The new view from the stand location

I am really excited about what he was able to do.  We got it cleaned up and got the ground turned and ready for planting.  I put a feeder at the far end of the clearing and moved my camera to this location.  We will see what we can get pictures of in the next few weeks.  It was a hot day, but we didn't seem to mind because we were enjoying the work getting ready for deer season. 

Hope you are enjoying your work too!!

Friday, August 26, 2011

The Boys are Back!

It could be a good year!!  Have a great weekend!!

Thursday, August 25, 2011

The Eagles have got a good man!

Sometimes people get it right!  In my opinion, Georgia Southern University Athletics did just that!  The Athletic Foundation for Georgia Southern has hired a new Executive Director and he just so happens to be an old classmate and good friend.  David Beaubien took the reins at his new position about 6 months ago, and as an alumni I couldn't be happier with the hire.  I know the kind of person that David is and what kind of attitude that he will bring to the foundation.  David is one of those energetic people who always has a smile and thinks with a positive attitude.  I look forward to the things that he will accomplish for Georgia Southern in the upcoming future.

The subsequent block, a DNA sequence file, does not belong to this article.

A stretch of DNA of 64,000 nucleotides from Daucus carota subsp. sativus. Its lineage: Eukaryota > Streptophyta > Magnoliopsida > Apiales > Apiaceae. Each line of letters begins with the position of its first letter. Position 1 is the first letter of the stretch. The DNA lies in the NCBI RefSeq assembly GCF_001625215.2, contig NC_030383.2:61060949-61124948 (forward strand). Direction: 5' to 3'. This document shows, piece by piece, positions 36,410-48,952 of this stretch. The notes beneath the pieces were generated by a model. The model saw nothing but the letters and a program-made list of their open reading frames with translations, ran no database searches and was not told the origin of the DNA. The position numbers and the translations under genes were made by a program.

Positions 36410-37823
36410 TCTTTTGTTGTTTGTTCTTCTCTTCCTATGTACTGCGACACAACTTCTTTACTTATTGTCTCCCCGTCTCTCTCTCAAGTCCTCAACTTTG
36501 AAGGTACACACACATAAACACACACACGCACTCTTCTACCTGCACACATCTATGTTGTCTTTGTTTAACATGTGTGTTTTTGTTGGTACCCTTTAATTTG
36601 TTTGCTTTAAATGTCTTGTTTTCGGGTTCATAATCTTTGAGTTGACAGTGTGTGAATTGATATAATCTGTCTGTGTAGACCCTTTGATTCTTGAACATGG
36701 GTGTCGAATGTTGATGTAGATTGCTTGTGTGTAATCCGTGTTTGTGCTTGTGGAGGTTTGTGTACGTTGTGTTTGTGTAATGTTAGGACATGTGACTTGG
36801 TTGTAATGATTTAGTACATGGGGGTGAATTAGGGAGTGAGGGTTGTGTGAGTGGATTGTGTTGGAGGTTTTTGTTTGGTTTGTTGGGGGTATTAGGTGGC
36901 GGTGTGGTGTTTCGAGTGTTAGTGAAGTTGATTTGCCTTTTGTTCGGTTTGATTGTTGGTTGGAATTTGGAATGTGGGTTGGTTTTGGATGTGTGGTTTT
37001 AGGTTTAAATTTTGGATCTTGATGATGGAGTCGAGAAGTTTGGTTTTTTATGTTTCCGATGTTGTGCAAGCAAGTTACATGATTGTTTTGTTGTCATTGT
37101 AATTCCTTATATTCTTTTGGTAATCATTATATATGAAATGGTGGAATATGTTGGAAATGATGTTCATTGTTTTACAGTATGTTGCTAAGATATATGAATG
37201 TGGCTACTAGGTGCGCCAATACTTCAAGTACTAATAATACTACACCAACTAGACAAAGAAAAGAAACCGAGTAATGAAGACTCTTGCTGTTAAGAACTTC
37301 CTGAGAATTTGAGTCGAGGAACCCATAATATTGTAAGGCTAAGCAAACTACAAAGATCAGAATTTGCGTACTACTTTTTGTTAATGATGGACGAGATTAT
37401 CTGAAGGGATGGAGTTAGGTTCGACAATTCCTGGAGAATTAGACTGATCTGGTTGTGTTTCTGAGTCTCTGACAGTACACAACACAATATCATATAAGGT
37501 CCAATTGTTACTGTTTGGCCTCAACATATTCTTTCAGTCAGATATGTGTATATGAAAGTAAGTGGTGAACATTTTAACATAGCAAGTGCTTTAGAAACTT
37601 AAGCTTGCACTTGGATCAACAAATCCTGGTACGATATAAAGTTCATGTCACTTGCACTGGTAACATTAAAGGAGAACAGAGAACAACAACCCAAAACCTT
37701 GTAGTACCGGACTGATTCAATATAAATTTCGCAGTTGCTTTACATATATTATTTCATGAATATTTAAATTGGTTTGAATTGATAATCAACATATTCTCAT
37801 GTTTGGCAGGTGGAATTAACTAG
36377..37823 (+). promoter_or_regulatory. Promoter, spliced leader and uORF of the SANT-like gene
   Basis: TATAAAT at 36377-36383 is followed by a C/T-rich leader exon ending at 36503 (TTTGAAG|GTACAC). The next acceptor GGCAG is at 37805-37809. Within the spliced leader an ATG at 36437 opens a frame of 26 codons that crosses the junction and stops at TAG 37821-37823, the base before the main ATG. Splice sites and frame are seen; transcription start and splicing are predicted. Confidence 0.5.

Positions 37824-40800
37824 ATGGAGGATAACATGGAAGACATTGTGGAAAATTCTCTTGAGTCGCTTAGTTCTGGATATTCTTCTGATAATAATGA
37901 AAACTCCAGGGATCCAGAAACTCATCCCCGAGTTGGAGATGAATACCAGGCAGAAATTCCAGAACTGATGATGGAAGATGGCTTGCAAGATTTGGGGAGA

I am also amazed as I look back on a relationship that has seen both of us grow over the last 20 years.  I first met David at different fraternity parties and socials.  We were in two different fraternities but got along very well.  We both took business classes and would from time to time have the same class schedule.  You could always tell that David had a knack for getting along with people and that his career would lead him into working directly with others.  He became a banker after graduation in 1996 and our paths met again in 2001-2004 as we both attended Banking school at the University of Georgia.  I would run into him at football games and I was always welcome at his bank's tailgating tent.  David would also give jobs to GSU students who were from Fitzgerald just because I asked him to help them out.  David was a good banker and had a good career until he decided to change career paths and work for the greatest university in the world.